The Work

November 6, 2008 9:00 AM

The Am Law Litigation Daily: November 6, 2008

Posted by Ed Shanahan

Edited by Andrew Longstreth

Time for Dems to Dust Off Their Resumes--the Obama Administration Is Now Hiring

The president-elect has reportedly picked former Clintonite Rahm Emanuel to be his chief of staff. And we're betting on key Obama campaign advisers Greg Craig of Williams & Connolly and Eric Holder of Covington & Burling to end up with coveted posts in the eventual administration, assuming they want to leave their firms.

But who's going to be an Obama FCC commissioner or FTC chairman? Solicitor general? SEC chairman? Legal Times reports that in Washington, where lawyers' careers can be made or broken with appointments like these, the guessing games have already begun.

It's hard to believe that names have already surfaced for the job of FDA chief counsel, but apparently they have. Sheldon Bradshaw, the Hunton & Williams partner who held the job in the second half of the Bush administration, told Legal Times that Scott Lassman at Wilmer Cutler Pickering Hale and Dorr was a possible pick. "That was very nice of him to say," Lassman said when Legal Times called to convey the news. "I think it'd be a very fun job, very challenging, but no one's given me a call."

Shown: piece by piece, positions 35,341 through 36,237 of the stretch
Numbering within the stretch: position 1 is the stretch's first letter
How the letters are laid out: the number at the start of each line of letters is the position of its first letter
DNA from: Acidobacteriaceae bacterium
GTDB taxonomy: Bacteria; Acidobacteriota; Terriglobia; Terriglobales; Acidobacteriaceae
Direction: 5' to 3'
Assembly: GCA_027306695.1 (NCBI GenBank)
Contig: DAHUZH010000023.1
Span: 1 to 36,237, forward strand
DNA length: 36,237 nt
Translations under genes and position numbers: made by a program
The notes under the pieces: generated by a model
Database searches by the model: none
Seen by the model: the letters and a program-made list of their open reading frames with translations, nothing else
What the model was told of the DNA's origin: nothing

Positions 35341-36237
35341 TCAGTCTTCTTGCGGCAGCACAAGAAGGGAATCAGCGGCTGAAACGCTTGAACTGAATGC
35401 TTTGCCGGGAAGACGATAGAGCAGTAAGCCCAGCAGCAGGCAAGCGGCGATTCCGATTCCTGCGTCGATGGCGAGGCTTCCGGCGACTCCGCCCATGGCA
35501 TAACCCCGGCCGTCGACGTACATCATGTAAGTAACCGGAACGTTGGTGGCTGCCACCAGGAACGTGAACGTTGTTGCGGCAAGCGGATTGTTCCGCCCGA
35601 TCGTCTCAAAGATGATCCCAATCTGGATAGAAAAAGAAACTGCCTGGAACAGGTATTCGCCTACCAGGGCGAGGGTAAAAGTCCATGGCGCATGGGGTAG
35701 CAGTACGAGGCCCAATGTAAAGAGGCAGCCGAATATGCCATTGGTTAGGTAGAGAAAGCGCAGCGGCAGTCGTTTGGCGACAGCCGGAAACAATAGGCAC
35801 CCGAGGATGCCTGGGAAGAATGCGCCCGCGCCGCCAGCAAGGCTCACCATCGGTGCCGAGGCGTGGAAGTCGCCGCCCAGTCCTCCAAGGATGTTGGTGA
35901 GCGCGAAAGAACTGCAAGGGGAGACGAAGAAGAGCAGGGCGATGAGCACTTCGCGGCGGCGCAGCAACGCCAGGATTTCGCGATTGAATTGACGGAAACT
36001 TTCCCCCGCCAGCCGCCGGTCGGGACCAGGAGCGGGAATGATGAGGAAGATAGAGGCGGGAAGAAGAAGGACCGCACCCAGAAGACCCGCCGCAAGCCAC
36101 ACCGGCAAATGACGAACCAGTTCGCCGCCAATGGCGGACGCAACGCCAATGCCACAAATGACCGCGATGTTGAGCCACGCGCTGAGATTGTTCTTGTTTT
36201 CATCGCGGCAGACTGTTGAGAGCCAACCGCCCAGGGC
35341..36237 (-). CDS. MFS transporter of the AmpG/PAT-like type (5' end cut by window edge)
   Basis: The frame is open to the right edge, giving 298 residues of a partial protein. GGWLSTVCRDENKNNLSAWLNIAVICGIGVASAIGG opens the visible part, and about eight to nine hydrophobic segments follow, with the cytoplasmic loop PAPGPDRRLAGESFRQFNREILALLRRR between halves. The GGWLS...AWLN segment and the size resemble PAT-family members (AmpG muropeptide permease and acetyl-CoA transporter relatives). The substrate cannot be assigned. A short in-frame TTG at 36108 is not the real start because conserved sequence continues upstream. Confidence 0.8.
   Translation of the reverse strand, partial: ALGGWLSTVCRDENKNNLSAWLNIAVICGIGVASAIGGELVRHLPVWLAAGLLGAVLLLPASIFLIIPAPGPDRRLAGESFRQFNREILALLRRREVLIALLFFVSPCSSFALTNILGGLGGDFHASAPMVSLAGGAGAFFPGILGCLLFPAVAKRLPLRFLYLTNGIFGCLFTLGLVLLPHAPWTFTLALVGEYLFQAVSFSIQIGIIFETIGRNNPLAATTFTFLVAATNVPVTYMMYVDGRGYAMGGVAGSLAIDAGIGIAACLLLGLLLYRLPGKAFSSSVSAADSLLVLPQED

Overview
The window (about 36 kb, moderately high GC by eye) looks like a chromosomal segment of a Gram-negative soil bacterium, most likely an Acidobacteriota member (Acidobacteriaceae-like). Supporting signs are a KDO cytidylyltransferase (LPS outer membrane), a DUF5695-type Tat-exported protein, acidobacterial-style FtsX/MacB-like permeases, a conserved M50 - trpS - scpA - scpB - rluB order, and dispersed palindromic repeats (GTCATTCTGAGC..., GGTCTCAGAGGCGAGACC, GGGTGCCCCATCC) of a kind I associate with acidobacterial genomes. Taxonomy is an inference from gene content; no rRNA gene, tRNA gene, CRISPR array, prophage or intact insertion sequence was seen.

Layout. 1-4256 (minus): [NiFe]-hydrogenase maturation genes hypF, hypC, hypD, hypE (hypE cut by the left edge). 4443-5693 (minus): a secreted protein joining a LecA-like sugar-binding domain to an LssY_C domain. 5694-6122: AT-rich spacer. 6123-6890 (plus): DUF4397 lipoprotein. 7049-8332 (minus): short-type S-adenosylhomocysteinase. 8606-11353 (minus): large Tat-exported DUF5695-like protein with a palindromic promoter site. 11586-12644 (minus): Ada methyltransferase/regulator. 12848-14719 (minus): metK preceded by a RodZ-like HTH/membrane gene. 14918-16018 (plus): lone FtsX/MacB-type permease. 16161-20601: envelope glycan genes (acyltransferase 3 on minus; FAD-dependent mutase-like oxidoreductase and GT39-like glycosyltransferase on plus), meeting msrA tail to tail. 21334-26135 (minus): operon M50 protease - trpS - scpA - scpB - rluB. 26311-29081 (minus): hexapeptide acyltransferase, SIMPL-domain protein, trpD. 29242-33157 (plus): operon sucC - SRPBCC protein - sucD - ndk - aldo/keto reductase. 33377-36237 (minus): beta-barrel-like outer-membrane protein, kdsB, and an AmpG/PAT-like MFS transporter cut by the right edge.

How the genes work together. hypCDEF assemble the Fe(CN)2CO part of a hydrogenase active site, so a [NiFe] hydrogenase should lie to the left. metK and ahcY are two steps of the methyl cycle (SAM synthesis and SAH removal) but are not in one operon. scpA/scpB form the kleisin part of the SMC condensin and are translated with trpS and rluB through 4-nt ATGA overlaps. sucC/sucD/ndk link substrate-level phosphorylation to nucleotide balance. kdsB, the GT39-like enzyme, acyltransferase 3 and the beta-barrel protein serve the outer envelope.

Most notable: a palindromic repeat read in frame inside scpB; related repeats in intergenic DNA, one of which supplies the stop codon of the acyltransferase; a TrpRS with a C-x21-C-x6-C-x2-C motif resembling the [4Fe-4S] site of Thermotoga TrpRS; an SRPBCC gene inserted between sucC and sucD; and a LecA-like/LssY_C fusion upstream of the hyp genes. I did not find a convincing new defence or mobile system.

For the SEC, a string of names made the Legal Times list: John Olson at Gibson, Dunn & Crutcher, New Jersey governor Jon Corzine, former acting chair of the SEC Mary Schapiro, and, atop everyone's list, Columbia Law School professor Harvey Goldschmid (even though, Legal Times notes, Goldschmid gave only $2,300 to the Obama campaign). For solicitor general, Legal Times says that a number of women have been mentioned, which would be a first. Among the names are Quinn Emanuel Urquhart Oliver & Hedges partner Kathleen Sullivan and Morrison & Foerster partner Beth Brinkmann.

If your taste runs more to black robes, there are still plenty of open federal judgeships that will not be filled until President Obama takes office. Howard Bashman of How Appealing pointed us to the current vacancies, as well as judgeships that will soon be open. Time to make sure your U.S. senators know your name!